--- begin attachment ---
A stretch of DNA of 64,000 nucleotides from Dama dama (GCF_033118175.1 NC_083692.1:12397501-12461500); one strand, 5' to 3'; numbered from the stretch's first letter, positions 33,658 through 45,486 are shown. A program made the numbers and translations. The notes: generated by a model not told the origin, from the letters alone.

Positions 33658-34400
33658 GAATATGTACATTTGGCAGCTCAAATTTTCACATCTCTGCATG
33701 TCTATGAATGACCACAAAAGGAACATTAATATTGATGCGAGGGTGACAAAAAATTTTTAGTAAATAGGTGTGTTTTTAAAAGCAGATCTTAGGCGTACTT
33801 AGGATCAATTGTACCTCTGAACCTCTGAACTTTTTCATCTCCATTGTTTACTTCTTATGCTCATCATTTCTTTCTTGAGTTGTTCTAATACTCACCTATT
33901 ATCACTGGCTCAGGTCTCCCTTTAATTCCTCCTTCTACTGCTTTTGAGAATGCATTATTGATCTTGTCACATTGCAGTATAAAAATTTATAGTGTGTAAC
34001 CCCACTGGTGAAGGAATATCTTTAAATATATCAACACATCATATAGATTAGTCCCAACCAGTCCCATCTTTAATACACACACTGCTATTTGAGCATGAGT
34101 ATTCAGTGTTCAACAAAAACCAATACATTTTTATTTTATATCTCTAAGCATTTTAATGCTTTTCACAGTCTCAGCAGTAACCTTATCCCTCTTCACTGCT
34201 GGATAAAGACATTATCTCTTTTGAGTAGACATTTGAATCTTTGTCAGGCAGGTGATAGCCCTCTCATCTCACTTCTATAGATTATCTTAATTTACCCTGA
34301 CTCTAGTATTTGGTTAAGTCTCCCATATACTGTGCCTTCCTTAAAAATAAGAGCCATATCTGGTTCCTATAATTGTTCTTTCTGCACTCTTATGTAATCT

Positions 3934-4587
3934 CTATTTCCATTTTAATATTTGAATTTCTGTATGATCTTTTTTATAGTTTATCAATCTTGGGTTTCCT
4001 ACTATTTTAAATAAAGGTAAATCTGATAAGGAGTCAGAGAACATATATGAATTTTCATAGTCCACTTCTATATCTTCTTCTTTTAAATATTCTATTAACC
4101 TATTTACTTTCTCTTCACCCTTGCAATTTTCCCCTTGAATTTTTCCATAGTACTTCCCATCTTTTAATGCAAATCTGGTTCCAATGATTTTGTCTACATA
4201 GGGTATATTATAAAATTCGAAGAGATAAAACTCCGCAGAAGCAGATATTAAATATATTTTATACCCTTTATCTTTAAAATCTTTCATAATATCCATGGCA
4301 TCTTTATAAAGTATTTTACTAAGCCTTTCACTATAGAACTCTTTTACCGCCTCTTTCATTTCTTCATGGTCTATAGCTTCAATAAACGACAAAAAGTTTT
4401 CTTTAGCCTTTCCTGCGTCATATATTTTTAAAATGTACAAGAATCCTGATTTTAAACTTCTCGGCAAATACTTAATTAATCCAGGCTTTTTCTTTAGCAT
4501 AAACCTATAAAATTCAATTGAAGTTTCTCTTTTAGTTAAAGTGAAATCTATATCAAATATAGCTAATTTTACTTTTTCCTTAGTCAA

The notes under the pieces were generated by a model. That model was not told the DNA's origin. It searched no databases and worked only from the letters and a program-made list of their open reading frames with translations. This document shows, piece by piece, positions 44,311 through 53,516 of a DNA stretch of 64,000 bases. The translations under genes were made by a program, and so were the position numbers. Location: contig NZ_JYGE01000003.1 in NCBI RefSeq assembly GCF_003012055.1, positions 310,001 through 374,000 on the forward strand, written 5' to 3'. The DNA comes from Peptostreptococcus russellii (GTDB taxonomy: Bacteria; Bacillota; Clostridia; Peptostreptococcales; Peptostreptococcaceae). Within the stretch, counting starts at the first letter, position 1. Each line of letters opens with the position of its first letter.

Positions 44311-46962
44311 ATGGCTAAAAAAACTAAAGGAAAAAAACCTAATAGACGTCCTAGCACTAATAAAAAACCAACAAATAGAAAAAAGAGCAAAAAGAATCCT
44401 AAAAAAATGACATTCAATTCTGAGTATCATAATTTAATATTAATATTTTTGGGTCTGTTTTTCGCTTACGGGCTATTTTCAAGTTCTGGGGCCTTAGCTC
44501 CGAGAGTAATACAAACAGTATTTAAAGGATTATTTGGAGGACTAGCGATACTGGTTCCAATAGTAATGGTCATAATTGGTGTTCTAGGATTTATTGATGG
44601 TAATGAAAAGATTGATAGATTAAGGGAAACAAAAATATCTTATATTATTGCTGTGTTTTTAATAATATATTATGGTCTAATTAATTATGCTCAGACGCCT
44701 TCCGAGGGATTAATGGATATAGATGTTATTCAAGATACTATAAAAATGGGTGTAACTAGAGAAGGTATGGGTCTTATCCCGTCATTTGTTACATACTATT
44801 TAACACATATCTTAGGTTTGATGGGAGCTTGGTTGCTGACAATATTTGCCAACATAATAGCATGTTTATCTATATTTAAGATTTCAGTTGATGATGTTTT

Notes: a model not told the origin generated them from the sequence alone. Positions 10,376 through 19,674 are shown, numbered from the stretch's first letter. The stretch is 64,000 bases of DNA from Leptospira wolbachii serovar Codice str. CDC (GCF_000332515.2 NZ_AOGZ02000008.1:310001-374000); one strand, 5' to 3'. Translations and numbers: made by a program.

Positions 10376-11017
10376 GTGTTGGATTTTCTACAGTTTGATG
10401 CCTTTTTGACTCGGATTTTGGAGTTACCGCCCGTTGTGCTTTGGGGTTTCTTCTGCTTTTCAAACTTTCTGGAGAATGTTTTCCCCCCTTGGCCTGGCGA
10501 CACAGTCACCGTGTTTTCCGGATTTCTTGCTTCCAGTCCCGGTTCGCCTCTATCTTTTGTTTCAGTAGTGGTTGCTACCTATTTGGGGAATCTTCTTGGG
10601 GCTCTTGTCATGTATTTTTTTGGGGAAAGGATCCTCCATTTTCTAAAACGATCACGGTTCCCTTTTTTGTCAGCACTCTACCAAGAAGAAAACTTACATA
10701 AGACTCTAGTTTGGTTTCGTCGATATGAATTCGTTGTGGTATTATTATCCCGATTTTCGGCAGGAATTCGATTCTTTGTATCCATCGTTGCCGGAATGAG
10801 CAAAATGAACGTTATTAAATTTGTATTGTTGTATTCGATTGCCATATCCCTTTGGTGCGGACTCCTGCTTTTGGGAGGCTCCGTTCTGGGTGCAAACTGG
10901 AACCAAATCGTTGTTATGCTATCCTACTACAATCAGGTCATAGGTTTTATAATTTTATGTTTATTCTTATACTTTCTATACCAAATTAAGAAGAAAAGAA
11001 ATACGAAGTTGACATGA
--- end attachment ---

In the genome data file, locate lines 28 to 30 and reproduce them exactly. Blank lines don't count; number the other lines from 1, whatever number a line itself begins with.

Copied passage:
Positions 10376-11017
10376 GTGTTGGATTTTCTACAGTTTGATG
10401 CCTTTTTGACTCGGATTTTGGAGTTACCGCCCGTTGTGCTTTGGGGTTTCTTCTGCTTTTCAAACTTTCTGGAGAATGTTTTCCCCCCTTGGCCTGGCGA